5. Dramatic play.
Do you have a dramatic child? We feel you! Use this to your advantage by having your child engage in some dramatic storytelling! Pull out the dress up clothes and have your child act out a story for you. It can be one they already know or one they just made up. Ask them who the characters are, where it takes place and why they make the characters do what they did. This takes your child’s game a step closer to academics.
Tip : Help boost your preschooler’s every growing vocabulary further by introducing new words for them to use. Instead of the dog being “nice” ask if he’s enjoyable? pleasant? delightful? Introducing these new words will also help them to become better writers as they grow. Make these dramatic play sessions as simple or involved as you care to (or have the patience for), they will get the same benefit either way!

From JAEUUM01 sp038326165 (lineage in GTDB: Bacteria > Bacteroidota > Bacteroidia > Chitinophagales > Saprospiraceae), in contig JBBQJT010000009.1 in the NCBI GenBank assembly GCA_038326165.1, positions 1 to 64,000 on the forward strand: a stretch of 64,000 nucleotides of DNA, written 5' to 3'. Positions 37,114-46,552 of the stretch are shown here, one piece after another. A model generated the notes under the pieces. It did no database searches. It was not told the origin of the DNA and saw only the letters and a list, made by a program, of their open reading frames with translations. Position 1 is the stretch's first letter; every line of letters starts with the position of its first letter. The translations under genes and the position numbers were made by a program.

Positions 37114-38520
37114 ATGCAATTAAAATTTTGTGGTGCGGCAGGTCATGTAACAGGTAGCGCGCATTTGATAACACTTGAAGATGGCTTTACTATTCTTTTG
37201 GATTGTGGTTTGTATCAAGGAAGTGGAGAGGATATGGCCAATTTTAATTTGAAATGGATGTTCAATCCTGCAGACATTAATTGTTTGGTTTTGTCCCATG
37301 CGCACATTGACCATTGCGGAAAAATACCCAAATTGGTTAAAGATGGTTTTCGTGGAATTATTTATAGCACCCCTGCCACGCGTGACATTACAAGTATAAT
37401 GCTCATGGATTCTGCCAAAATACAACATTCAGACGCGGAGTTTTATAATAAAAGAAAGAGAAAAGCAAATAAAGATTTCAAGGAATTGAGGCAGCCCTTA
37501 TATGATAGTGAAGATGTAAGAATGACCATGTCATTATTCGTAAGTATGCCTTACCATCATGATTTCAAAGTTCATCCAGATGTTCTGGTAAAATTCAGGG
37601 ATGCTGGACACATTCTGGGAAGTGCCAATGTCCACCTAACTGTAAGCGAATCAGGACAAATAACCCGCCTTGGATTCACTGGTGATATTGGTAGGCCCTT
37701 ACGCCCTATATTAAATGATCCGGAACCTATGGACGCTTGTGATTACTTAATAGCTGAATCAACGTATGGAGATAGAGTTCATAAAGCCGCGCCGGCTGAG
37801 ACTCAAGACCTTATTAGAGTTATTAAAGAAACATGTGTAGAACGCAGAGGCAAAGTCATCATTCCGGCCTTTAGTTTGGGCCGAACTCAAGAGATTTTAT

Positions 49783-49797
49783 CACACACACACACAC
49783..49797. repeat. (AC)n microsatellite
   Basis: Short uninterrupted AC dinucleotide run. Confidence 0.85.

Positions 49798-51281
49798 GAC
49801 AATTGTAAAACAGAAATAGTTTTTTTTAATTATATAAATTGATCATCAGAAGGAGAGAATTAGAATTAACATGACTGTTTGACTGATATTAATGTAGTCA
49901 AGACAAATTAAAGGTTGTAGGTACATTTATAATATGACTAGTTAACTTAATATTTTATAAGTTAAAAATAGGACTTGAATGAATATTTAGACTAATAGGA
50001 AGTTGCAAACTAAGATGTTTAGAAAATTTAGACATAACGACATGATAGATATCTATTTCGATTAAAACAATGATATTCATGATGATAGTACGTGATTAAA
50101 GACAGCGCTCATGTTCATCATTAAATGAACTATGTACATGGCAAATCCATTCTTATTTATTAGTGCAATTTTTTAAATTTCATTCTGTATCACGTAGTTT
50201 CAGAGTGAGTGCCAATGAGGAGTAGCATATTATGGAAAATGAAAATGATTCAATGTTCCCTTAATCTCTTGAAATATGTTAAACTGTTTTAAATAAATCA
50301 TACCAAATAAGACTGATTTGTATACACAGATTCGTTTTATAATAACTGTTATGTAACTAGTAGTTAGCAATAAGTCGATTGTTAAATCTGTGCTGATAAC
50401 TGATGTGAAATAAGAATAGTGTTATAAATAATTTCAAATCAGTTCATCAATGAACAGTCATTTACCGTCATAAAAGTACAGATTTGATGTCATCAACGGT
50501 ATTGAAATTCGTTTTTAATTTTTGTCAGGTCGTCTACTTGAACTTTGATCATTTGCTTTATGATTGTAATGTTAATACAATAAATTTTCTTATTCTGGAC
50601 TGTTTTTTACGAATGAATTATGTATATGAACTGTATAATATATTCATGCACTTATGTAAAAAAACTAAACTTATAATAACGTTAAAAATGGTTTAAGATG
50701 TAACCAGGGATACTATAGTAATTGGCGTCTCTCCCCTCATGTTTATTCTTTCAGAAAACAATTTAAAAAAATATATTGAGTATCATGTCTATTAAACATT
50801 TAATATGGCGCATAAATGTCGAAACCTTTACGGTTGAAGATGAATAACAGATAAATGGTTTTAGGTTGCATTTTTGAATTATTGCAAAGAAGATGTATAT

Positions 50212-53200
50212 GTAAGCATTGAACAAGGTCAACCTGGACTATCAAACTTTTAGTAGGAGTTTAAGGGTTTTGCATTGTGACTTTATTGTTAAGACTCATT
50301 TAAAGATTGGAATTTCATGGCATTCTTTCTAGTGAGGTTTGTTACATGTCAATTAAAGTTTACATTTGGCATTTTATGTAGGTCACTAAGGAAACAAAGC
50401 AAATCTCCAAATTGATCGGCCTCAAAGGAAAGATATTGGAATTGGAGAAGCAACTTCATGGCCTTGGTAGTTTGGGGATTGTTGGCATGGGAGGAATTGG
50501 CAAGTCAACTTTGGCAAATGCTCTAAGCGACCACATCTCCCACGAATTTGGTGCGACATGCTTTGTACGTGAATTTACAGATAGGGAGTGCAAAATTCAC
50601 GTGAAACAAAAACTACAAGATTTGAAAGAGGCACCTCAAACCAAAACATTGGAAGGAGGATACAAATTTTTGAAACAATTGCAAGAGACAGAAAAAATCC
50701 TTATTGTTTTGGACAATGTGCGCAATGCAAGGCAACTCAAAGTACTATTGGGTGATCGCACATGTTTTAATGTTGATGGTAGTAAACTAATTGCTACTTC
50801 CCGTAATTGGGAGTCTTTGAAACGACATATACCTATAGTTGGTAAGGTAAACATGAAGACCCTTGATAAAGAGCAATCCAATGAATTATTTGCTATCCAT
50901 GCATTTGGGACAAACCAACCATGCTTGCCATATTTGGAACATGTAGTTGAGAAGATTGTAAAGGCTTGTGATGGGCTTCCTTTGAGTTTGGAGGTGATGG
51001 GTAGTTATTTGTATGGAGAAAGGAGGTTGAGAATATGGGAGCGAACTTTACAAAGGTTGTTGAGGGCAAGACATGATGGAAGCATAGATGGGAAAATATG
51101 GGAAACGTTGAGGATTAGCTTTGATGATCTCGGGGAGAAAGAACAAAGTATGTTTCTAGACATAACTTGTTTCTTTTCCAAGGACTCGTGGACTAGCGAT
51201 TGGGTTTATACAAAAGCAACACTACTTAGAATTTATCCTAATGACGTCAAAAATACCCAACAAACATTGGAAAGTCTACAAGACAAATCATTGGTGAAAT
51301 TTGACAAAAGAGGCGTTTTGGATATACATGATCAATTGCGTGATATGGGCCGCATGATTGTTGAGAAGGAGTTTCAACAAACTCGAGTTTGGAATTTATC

It is absolutely amazing to see how much your child learns during the preschooler stage. They begin as little toddling babies only saying a handful of words and leave ready to start school! It doesn’t take much to keep them wanting to learn, just remember to listen to your child’s cues. Don’t push them too much. You don’t have to sit down with them and a stack of worksheets to get them kinder-ready either. By focusing on developmentally appropriate materials, books and language, you will help a love of reading and writing grow naturally; along with a greater sense of confidence when it comes to books- and what could be better than that?
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Photo Credits: Our Three Peas